Housing and land supply will be among the top priorities in the policy address next month, Chief Secretary for Administration Matthew Cheung Kin-chung revealed.
In a blog posting yesterday, he wrote that the Youth Development Commission held a special meeting on housing last week in which members identified housing and land supply as being the most challenging social problems in Hong Kong.
Cheung told the members the government is determined to tackle the supply woes.
His posting came after pro-establishment parties, including the Democratic Alliance for the Betterment and Progress of Hong Kong, weighed in on the issue as the upcoming policy address drew nearer.
They urged the government to use the Lands Resumption Ordinance to reclaim sites in the New Territories.
Secretary for Development Michael Wong Wai-lun was said to have responded positively to their recommendations.
Cheung also asked parents to stop children engaging in protest-related violence.
He wrote that Commission on Children members expressed worried in a tea gathering last week that recent social events would affect children's physical and psychological health.
Members said some parents brought their children along to protests, while other children have seen violent clashes in news reports or on social media.
As a result, they may suffer from post-traumatic stress disorder or think it is all right to commit the violent acts they have witnessed. They may also develop mistrust and hatred toward certain types of people.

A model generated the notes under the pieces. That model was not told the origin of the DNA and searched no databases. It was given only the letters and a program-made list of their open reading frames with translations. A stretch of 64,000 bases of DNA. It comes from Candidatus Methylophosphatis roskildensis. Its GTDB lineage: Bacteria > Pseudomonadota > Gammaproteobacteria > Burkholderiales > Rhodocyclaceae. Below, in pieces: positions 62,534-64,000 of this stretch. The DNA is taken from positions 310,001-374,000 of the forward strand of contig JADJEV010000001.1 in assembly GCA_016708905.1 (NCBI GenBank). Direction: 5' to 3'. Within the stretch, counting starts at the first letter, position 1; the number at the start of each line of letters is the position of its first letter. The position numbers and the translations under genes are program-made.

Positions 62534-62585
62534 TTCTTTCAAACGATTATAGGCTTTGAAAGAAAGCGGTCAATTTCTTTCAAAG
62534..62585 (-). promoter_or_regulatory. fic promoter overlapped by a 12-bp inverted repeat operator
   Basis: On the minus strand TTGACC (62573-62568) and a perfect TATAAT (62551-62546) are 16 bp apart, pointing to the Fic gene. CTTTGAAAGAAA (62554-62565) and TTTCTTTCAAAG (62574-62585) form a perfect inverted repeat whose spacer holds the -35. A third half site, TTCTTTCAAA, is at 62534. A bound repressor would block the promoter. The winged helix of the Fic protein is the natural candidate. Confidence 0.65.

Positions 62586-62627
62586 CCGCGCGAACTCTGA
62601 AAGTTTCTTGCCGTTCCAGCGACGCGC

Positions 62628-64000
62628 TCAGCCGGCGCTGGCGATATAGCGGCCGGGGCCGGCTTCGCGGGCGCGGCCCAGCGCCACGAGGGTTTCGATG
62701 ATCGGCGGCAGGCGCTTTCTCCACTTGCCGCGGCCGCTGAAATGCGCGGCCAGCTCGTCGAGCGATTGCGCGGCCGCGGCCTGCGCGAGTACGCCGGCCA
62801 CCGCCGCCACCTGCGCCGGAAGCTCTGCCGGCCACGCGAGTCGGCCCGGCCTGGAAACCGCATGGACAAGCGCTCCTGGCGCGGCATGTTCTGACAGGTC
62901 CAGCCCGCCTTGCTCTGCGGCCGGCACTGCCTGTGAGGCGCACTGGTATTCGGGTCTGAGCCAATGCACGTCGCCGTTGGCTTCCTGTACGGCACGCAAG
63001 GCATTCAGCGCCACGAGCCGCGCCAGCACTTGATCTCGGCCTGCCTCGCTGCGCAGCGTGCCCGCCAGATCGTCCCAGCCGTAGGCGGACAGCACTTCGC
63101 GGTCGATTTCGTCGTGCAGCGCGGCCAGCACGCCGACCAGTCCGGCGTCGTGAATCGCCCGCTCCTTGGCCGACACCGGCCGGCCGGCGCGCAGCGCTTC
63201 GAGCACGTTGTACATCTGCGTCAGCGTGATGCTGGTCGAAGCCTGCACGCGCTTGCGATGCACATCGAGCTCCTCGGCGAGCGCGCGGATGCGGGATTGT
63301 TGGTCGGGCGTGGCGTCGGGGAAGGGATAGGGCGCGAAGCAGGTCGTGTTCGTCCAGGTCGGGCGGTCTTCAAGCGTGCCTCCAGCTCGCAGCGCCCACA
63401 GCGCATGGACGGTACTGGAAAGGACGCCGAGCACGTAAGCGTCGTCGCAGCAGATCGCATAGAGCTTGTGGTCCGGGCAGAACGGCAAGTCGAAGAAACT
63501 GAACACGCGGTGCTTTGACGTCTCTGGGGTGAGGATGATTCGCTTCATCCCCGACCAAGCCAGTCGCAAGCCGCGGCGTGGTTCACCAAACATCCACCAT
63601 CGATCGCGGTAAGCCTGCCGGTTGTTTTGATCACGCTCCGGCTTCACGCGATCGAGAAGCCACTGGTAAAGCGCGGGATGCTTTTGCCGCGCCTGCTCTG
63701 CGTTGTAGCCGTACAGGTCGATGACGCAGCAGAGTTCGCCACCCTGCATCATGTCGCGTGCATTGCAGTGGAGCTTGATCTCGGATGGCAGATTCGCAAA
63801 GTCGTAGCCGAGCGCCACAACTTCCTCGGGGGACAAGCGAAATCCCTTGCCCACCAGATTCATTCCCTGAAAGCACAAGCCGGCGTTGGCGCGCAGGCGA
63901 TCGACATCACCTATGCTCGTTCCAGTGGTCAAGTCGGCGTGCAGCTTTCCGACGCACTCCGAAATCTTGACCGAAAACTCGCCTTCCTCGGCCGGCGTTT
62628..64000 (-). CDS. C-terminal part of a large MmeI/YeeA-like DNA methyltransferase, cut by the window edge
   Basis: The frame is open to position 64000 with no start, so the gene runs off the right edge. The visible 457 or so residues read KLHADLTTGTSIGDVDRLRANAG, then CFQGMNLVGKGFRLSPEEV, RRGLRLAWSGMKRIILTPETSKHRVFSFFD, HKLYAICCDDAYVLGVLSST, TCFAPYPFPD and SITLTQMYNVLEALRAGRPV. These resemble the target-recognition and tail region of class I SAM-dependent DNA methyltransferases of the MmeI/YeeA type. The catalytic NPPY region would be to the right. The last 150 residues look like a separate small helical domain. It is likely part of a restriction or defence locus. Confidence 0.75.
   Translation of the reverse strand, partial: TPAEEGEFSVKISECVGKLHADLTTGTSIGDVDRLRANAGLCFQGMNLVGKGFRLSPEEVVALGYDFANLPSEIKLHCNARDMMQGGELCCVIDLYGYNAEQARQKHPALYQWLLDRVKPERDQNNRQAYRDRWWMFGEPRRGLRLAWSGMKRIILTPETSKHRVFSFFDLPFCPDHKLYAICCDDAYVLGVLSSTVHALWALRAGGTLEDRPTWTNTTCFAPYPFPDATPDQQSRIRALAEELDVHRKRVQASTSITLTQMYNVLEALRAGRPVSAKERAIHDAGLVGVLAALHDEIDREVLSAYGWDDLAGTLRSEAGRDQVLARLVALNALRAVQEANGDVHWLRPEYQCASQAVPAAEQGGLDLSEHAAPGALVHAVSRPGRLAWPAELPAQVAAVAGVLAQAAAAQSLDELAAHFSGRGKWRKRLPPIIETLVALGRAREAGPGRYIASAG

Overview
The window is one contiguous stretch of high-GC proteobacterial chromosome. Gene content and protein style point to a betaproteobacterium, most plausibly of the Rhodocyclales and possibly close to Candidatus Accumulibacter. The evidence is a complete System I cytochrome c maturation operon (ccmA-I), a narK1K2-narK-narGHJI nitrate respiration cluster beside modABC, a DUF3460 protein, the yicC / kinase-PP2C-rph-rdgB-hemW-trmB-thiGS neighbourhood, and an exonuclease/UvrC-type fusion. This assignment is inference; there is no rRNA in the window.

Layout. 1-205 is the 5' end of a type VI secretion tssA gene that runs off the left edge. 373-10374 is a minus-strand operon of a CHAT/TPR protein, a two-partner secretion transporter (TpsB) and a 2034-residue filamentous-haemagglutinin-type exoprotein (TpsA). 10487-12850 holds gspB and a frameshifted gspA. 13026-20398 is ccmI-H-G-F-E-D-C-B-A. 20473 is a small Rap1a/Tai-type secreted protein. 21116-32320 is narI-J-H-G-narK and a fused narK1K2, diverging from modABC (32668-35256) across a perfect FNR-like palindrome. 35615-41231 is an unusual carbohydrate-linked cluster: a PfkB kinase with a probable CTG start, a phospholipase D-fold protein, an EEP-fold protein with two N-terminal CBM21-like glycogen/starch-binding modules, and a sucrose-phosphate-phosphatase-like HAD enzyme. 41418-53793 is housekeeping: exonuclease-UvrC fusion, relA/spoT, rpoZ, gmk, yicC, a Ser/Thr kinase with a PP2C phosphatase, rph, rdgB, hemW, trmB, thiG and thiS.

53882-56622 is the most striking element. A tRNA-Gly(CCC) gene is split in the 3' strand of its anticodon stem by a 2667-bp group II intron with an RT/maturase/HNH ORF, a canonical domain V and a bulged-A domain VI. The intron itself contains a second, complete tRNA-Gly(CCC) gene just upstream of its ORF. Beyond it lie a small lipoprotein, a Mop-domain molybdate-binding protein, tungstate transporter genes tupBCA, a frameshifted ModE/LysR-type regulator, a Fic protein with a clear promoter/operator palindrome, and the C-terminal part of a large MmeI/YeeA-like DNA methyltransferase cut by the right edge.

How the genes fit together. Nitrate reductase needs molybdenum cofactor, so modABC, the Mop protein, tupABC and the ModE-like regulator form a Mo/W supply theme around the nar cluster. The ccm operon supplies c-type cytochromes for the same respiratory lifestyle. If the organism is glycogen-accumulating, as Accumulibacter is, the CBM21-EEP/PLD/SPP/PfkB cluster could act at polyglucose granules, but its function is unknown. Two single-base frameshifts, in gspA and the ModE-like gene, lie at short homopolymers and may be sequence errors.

"Children need to be protected by adults, and every adult has the responsibility to protect children. I appeal to everyone to give priority considerations in the best interests of children," Cheung wrote.
He stressed that the government hopes the situation in Hong Kong calms down soon, and that sincere dialogue will replace confrontation and rebuild trust.
Meanwhile, the education sector called on parents to engage in rational dialogue with their children.
Eva Lau Yi-hung, an associate professor of early childhood education at the Education University of Hong Kong, said parents should be prepared for differences in opinions when talking to their children.
They should let their children know that there are different opinions in society, but the important thing is whether they can listen to opposing views calmly and objectively.
Separately, about 50 parents marched from Chater Garden in Central to the central government offices in Admiralty yesterday.
They urged the Education Bureau to prevent politics from causing problems in schools.
They also called on the government to regulate liberal studies teaching materials, and implement national education as soon as possible.